March is national reading month in the Czech Republic, with special events taking place all around the country. There has always been a strong reading culture in the country, but with all the new technologies available do Czechs still have time to read? What kind of books do they prefer and how much time do they devote to reading?
The Czech Republic has always had a strong reading culture. Czechs are known for having extensive home libraries and to this day, a book is considered one of the most popular birthday and Christmas gifts.
During the Communist era, books by forbidden authors were secretly passed down from hand to hand. There were also the so-called Book Thursdays, when booksellers released new titles, and people would wait in queues for hours just to get hold of them. In fact, this tradition has recently been renewed, though people don’t have to wait anymore.
A recent survey has shown that the Czech Republic has the densest network of public libraries in the EU, with almost as many libraries as towns. Does that mean that Czechs still belong among the most avid readers in Europe?
Jan Trávníček is a literary theorist from the Masaryk University in Brno, who has conducted several surveys focused on reading habits of Czechs over the last eight years:
“The Czech Republic is quite high on the list of EU countries, with Scandinavian countries, the Netherlands and Great Britain being ahead of us, according to the criterion of one book read within a year, which is generally regarded as a measure for reading as such.
“What we observe is a so-called north-south axis in Europe. The Scandinavian countries are typically heavy readers while the southern states, such as Spain, Portugal, Malta or Greece have a smaller number of readers.”
“As far as heavy reading is concerned (13 books or more per year), Czechs are above the average. As far as passionate reading is concerned, more than fifty books read per year, the Czech Republic is again at the very top.”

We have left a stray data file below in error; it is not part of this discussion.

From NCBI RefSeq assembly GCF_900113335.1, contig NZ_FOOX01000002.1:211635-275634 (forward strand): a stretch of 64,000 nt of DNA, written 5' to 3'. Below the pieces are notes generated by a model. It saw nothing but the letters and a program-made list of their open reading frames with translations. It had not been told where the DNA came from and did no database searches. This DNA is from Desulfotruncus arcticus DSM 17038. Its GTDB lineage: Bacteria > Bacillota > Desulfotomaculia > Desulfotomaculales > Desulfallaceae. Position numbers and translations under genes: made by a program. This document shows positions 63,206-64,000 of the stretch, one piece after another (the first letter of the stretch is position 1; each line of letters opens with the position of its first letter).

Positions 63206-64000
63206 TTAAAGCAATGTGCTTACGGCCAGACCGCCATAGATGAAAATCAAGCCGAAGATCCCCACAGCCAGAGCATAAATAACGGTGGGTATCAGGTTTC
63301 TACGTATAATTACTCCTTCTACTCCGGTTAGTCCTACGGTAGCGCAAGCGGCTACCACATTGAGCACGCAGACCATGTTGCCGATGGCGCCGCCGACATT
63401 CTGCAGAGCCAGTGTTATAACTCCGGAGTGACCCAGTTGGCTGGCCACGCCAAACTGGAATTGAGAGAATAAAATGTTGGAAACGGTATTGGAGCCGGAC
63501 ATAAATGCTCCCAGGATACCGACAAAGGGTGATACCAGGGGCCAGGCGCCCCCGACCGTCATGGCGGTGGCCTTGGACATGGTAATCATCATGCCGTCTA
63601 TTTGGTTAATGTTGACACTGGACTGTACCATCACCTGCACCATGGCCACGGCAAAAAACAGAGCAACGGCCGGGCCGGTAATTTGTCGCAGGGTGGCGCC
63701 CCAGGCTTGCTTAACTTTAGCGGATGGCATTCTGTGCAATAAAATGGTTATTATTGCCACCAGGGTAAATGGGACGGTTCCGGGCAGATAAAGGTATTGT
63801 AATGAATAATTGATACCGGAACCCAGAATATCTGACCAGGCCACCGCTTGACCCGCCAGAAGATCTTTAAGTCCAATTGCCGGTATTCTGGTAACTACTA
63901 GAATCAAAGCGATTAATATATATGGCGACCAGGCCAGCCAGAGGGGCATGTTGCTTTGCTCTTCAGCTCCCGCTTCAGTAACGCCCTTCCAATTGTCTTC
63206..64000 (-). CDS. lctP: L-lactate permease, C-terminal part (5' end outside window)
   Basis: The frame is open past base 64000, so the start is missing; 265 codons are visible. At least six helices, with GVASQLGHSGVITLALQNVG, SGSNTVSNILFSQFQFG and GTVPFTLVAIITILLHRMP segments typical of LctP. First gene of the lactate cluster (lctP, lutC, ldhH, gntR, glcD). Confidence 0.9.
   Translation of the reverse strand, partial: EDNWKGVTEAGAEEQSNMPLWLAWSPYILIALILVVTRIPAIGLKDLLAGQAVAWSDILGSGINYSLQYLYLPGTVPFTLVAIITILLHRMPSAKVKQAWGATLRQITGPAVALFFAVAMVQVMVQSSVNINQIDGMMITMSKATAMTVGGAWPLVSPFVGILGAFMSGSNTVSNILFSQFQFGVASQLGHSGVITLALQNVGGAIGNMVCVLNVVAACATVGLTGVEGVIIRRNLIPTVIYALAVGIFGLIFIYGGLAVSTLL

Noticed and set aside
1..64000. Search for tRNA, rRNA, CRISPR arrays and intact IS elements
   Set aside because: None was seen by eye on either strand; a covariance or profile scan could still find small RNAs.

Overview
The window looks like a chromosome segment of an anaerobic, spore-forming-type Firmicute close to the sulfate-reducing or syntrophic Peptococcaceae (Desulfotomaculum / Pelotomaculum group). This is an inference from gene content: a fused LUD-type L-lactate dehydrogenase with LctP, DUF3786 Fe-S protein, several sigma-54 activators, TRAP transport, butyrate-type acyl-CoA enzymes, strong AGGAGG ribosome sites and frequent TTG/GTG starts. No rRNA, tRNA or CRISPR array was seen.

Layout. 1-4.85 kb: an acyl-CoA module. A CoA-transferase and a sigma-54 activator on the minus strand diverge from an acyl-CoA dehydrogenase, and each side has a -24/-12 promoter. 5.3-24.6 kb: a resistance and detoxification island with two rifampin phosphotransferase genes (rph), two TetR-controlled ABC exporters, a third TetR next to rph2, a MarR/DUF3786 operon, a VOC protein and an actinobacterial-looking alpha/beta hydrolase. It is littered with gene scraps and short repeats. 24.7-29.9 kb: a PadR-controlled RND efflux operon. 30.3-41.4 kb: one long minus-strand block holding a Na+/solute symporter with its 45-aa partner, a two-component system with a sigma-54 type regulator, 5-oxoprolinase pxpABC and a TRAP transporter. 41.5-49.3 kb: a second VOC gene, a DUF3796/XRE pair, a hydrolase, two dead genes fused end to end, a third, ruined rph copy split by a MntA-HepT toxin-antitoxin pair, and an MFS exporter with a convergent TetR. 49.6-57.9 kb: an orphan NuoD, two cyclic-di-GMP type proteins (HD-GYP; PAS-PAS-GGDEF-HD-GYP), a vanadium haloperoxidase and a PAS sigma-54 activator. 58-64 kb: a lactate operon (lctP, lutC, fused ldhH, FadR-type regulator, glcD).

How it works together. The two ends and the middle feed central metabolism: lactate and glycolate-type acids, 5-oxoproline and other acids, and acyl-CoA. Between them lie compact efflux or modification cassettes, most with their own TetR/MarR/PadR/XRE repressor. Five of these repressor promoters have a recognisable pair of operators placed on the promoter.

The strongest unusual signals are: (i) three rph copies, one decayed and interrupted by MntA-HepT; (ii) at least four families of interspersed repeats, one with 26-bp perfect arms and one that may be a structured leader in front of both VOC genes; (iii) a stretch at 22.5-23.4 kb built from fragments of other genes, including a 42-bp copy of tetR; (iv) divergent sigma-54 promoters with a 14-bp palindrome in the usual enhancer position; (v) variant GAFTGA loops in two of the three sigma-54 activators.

In terms of figures, around twelve percent of Czechs open a book every single day. On average, they devote about 30 minutes of their day to reading, compared to over two hours spent in front of the television. Jan Trávníček offers some more data:
“On average, 84 percent of Czech citizens aged 15 years or more read at least one book in the past twenty months. There are only some 16 percent of non-readers, which is pretty good compared to the rest of Europe. Czechs read 13.2 books a year and one fifth of the population reads several times a week. When asked how often they read, the largest group of Czechs, about one fifth, say they read a book several times a week.”
Czechs not only rank among the keenest readers in Europe, but, as Jan Trávníček points out, the Czech reading culture has some specific traits compared to the rest of Europe.
“There is small urbanisation gap, for instance, which means there is no difference between small towns and villages as far as reading goes. On the other hand, there is a big gender gap compared to other European countries.
Does that mean that there is a big difference among the reading habits of men and women?
“Yes, not only reading habits, but also in the amount of books read. Women read more than men, which is generally taken for granted, but in the Czech Republic the gap is much bigger. There is also no age gap, which is very specific for this country. For instance in Poland and Germany, reading decreases with age.”